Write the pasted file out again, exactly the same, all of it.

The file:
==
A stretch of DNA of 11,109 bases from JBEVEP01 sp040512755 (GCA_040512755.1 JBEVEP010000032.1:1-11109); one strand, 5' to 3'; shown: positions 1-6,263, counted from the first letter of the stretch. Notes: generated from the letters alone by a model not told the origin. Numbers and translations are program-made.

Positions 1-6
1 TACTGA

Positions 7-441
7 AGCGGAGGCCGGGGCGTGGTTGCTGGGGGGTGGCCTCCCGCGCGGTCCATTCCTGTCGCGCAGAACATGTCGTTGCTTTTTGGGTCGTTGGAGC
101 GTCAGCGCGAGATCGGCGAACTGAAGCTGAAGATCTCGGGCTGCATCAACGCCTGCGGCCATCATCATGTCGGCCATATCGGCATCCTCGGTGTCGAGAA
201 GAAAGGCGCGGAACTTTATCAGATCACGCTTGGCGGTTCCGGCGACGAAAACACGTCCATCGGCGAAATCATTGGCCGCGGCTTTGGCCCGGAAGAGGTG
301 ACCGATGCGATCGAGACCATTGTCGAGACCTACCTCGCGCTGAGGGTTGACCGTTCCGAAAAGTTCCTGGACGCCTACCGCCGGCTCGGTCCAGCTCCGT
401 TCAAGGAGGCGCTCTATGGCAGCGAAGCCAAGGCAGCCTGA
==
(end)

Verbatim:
A stretch of DNA of 11,109 bases from JBEVEP01 sp040512755 (GCA_040512755.1 JBEVEP010000032.1:1-11109); one strand, 5' to 3'; shown: positions 1-6,263, counted from the first letter of the stretch. Notes: generated from the letters alone by a model not told the origin. Numbers and translations are program-made.

Positions 1-6
1 TACTGA

Positions 7-441
7 AGCGGAGGCCGGGGCGTGGTTGCTGGGGGGTGGCCTCCCGCGCGGTCCATTCCTGTCGCGCAGAACATGTCGTTGCTTTTTGGGTCGTTGGAGC
101 GTCAGCGCGAGATCGGCGAACTGAAGCTGAAGATCTCGGGCTGCATCAACGCCTGCGGCCATCATCATGTCGGCCATATCGGCATCCTCGGTGTCGAGAA
201 GAAAGGCGCGGAACTTTATCAGATCACGCTTGGCGGTTCCGGCGACGAAAACACGTCCATCGGCGAAATCATTGGCCGCGGCTTTGGCCCGGAAGAGGTG
301 ACCGATGCGATCGAGACCATTGTCGAGACCTACCTCGCGCTGAGGGTTGACCGTTCCGAAAAGTTCCTGGACGCCTACCGCCGGCTCGGTCCAGCTCCGT
401 TCAAGGAGGCGCTCTATGGCAGCGAAGCCAAGGCAGCCTGA